Freedom comes from believing the truth about who humans are and who God is. God is necessary; we are contingent. This becomes even more clear in the next book of the Pentateuch: Exodus. There, Moses asked God, “If I go to the children of Israel and I say to them, ‘The God of your ancestors sent me to you,’ and they say, ‘What is his name?’ What shall I say to them?” God responded by revealing a core reality of his nature: “I am who I am. Therefore say to the children of Israel, ‘I am sent me to you’” (Exod. 3:13–14).

The significance of this statement can be lost on English readers, who are used to seeing sentences with some form of the “to be” verb. Hebrew writers, comparatively, use the “to be” verb rarely. In most cases where we read “is” or “are” or “were” or “was,” the Hebrew form is actually a verbless clause—two nouns next to each other that require a verb in English translation but not in Hebrew. Exodus 3:14 uses the Hebrew verb of being, that is, the “to be” verb. So, we must understand this self-revelation of God as more than saying, “I am a person” or “I was there” or “He is nice.” Each of these last three examples would be verbless clauses in Hebrew—they would not have the “to be” verb. Thus, in this statement God is declaring that he exists. His very essence, his being, who he is, is existence. Humans are not existence itself. God is. And that reality is what makes folks like Elijah and Isaiah mock idols and idolaters. God's very essence, his being, who he is, is existence. Click To Tweet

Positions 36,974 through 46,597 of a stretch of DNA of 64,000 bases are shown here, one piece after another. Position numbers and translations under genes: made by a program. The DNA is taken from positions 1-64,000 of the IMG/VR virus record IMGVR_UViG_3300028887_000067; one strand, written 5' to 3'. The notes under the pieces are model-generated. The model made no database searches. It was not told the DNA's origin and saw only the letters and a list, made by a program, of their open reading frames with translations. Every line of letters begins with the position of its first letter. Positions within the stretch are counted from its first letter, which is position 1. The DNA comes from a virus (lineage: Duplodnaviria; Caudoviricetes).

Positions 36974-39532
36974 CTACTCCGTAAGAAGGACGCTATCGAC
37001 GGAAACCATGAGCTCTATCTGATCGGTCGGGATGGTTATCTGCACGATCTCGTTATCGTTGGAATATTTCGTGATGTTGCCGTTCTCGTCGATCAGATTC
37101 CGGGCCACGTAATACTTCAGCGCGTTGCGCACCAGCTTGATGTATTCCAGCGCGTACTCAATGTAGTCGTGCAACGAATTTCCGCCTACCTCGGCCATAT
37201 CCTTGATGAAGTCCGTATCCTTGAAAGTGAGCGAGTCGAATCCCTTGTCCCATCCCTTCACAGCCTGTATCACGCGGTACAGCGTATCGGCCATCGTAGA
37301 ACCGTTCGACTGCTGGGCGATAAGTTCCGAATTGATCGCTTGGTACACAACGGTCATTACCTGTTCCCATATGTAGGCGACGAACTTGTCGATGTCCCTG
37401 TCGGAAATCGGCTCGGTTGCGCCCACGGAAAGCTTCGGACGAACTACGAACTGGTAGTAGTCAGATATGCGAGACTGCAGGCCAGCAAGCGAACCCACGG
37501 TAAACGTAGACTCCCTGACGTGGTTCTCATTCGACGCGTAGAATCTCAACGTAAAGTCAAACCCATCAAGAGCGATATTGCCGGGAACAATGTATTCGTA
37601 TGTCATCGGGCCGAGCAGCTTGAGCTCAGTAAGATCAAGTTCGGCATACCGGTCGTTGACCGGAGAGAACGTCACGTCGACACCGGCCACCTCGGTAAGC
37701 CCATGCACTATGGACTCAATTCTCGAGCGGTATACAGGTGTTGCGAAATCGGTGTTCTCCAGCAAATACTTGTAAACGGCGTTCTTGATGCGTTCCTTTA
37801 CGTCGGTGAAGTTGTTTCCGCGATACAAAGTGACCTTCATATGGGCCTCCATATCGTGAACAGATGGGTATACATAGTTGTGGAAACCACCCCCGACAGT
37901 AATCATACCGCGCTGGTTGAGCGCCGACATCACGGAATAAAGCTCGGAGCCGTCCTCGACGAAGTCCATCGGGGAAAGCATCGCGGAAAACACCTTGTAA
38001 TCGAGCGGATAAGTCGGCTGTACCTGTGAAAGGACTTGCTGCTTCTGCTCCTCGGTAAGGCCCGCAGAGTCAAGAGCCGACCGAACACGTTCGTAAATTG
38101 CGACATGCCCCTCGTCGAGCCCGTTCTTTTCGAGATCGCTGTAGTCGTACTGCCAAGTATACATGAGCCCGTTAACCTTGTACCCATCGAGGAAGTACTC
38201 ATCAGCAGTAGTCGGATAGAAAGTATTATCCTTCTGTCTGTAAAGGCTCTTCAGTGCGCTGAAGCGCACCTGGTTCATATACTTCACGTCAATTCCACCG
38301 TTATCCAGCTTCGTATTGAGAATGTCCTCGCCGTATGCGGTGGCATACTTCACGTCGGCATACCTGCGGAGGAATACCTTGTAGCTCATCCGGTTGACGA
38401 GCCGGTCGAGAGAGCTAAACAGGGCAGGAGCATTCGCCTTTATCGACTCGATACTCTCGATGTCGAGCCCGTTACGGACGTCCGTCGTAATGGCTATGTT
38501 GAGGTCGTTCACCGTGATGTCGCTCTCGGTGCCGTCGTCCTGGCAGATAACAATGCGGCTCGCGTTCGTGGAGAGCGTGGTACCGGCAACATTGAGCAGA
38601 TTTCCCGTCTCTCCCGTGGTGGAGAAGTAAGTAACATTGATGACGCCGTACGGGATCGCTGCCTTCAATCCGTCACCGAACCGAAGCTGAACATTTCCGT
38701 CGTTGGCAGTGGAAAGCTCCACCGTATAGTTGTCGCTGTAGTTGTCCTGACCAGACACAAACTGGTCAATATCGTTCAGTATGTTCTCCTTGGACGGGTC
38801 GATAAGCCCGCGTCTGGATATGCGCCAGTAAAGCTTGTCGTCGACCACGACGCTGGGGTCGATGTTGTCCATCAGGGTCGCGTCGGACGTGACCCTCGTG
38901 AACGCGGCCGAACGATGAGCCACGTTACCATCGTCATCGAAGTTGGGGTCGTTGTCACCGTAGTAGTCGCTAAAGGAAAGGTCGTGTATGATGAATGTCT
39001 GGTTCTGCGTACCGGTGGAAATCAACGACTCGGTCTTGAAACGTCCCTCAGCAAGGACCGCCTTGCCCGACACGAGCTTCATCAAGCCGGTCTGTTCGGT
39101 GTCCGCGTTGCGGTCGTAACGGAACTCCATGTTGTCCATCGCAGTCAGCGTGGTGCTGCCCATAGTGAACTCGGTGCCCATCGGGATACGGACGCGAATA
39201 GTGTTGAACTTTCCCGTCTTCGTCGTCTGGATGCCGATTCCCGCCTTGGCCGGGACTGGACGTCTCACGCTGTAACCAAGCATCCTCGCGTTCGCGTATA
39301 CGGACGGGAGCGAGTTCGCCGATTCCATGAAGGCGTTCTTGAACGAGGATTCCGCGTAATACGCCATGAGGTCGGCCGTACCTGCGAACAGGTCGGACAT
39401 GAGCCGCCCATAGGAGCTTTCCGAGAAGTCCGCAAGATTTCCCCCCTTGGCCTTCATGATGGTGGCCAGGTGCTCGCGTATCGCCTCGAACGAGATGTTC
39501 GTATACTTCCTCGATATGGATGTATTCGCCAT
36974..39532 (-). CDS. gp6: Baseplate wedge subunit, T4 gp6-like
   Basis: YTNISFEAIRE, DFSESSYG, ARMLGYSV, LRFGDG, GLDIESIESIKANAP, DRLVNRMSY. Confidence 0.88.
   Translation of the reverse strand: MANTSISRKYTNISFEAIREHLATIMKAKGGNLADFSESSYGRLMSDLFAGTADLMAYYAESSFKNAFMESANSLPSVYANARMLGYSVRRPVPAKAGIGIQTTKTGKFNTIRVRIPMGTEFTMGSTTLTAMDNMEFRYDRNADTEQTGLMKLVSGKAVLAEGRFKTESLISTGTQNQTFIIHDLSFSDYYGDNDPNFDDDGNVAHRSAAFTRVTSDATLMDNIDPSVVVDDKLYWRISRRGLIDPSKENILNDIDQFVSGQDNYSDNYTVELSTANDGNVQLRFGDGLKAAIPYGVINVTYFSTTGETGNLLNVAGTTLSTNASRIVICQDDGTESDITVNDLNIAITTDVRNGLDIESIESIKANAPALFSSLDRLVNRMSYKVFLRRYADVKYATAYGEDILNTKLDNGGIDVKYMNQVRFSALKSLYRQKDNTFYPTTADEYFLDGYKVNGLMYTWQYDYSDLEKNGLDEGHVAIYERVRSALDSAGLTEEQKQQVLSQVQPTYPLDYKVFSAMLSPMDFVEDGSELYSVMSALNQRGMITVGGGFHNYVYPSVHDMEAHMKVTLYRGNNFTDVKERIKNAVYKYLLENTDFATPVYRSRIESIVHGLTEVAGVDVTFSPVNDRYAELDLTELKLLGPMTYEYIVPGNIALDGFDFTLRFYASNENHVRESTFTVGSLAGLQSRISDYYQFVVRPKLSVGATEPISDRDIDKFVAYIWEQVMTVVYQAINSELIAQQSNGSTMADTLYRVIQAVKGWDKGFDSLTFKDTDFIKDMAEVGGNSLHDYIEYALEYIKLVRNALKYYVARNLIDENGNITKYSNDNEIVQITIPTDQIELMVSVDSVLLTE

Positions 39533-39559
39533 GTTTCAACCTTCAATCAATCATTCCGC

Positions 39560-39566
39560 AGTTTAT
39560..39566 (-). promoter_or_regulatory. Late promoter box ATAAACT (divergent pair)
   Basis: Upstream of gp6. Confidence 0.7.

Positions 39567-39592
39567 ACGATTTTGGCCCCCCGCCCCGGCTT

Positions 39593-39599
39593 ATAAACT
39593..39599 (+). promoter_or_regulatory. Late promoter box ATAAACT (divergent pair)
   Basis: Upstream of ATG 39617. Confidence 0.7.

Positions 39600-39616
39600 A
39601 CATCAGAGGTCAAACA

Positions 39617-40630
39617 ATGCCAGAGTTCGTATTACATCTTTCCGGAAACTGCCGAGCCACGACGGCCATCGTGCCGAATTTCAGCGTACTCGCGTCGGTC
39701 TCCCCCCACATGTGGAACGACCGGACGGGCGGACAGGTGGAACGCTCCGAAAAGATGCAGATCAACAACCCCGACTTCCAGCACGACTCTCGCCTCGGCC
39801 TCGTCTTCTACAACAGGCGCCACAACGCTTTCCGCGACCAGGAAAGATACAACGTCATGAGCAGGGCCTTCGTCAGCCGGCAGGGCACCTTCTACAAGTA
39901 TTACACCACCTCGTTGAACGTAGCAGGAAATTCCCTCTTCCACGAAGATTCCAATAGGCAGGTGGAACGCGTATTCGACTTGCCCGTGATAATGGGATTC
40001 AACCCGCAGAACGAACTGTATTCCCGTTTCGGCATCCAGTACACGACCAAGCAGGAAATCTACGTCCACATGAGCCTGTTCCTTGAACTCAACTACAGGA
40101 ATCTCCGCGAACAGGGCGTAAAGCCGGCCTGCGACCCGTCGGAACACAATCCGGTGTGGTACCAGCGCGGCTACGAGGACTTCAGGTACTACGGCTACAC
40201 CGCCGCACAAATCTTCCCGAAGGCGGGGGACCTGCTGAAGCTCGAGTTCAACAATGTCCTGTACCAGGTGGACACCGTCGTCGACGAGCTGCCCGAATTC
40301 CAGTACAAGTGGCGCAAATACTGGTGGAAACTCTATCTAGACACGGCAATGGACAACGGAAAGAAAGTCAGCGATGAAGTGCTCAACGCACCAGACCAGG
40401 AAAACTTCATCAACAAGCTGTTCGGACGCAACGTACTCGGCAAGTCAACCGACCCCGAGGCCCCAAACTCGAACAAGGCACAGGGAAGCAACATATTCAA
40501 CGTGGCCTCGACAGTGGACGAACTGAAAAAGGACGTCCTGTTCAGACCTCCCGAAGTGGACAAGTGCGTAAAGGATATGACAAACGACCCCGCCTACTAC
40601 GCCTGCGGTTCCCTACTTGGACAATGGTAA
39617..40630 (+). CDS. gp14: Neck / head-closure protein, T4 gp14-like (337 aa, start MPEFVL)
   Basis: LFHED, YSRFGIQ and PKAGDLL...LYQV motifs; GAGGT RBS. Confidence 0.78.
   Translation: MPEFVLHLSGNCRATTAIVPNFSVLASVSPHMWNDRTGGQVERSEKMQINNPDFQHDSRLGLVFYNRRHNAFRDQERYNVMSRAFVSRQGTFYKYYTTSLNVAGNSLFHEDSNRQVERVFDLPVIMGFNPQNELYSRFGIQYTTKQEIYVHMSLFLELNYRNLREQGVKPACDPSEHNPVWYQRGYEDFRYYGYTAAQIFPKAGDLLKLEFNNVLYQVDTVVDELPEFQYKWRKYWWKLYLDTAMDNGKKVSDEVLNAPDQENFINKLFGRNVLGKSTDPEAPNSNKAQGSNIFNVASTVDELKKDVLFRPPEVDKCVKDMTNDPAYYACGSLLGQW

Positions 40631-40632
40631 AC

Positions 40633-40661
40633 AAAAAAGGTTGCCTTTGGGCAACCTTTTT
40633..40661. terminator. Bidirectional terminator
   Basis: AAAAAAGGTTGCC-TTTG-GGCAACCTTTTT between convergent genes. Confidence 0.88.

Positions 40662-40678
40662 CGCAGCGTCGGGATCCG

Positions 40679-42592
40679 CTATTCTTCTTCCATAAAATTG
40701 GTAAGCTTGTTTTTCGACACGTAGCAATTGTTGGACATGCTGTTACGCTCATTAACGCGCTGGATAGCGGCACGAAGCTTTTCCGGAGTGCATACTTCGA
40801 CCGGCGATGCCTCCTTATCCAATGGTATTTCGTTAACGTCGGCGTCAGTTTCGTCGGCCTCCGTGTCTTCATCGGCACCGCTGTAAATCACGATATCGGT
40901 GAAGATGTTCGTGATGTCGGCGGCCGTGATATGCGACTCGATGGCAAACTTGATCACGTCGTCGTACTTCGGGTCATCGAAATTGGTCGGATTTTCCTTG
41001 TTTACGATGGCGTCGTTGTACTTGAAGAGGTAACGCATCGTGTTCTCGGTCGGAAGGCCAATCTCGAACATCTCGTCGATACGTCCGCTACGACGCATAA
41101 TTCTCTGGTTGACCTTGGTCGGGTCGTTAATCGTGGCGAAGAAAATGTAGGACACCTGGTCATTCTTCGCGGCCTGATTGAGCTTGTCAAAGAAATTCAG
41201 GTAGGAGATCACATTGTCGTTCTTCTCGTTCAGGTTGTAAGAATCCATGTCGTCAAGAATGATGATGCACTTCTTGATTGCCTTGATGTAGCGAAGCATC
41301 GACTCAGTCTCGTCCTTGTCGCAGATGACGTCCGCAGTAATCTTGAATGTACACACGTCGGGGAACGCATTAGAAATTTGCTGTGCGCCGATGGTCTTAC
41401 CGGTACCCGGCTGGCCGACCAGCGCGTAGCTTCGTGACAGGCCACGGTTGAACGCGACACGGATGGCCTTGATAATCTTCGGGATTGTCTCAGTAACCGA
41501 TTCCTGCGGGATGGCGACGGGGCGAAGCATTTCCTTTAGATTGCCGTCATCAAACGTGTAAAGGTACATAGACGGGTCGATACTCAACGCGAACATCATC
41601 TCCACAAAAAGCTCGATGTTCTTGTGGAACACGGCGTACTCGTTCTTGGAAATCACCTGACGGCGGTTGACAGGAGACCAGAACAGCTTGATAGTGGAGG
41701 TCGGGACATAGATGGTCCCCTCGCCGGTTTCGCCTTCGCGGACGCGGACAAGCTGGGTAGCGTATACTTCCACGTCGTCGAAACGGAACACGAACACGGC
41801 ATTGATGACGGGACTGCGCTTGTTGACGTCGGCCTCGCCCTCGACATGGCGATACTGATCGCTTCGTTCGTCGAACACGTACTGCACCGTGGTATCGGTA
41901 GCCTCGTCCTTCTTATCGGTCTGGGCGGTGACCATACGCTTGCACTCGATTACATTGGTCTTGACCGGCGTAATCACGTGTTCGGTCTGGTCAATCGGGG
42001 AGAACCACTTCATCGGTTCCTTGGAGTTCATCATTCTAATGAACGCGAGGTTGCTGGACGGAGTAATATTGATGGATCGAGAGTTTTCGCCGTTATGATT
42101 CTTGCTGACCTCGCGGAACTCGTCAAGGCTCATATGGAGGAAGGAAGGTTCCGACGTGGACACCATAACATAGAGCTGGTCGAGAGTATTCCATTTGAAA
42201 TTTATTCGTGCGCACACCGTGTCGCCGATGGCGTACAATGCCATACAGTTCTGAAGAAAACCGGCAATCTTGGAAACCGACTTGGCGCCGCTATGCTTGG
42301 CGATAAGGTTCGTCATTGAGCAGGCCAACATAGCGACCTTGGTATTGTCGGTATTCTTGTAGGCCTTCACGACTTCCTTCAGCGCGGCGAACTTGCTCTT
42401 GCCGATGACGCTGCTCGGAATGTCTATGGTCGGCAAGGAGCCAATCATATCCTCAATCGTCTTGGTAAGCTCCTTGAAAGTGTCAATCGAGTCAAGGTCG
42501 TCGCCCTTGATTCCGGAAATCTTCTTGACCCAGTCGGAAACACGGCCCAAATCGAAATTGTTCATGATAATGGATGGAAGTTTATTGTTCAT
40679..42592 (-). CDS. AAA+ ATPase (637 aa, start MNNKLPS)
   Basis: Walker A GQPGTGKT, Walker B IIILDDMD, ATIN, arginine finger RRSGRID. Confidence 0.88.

God’s Aseity and False gods

At Mount Carmel the prophet Elijah challenged 450 prophets of Baal to a duel of sorts. Each side would build an altar to its G/god, sacrifice on it, and stand back while the G/god demonstrated his existence. Predictably, for us at least, no fire lighted Baal’s altar: “Cry aloud, for he is a god. Either he is musing, or he is relieving himself, or he is on a journey, or perhaps he is asleep and must be awakened,” said Elijah (1 Kgs. 18:27 ESV). In fact, Baal is nonexistent. He is a god who has no being, no essence; he is not. Yahweh, though, is the God who exists, the God whose very essence is that he exists. And that existence is in no way contingent upon Elijah’s, or anyone else’s, sacrifice.

Similarly, Isaiah made fun of idols and their worshipers: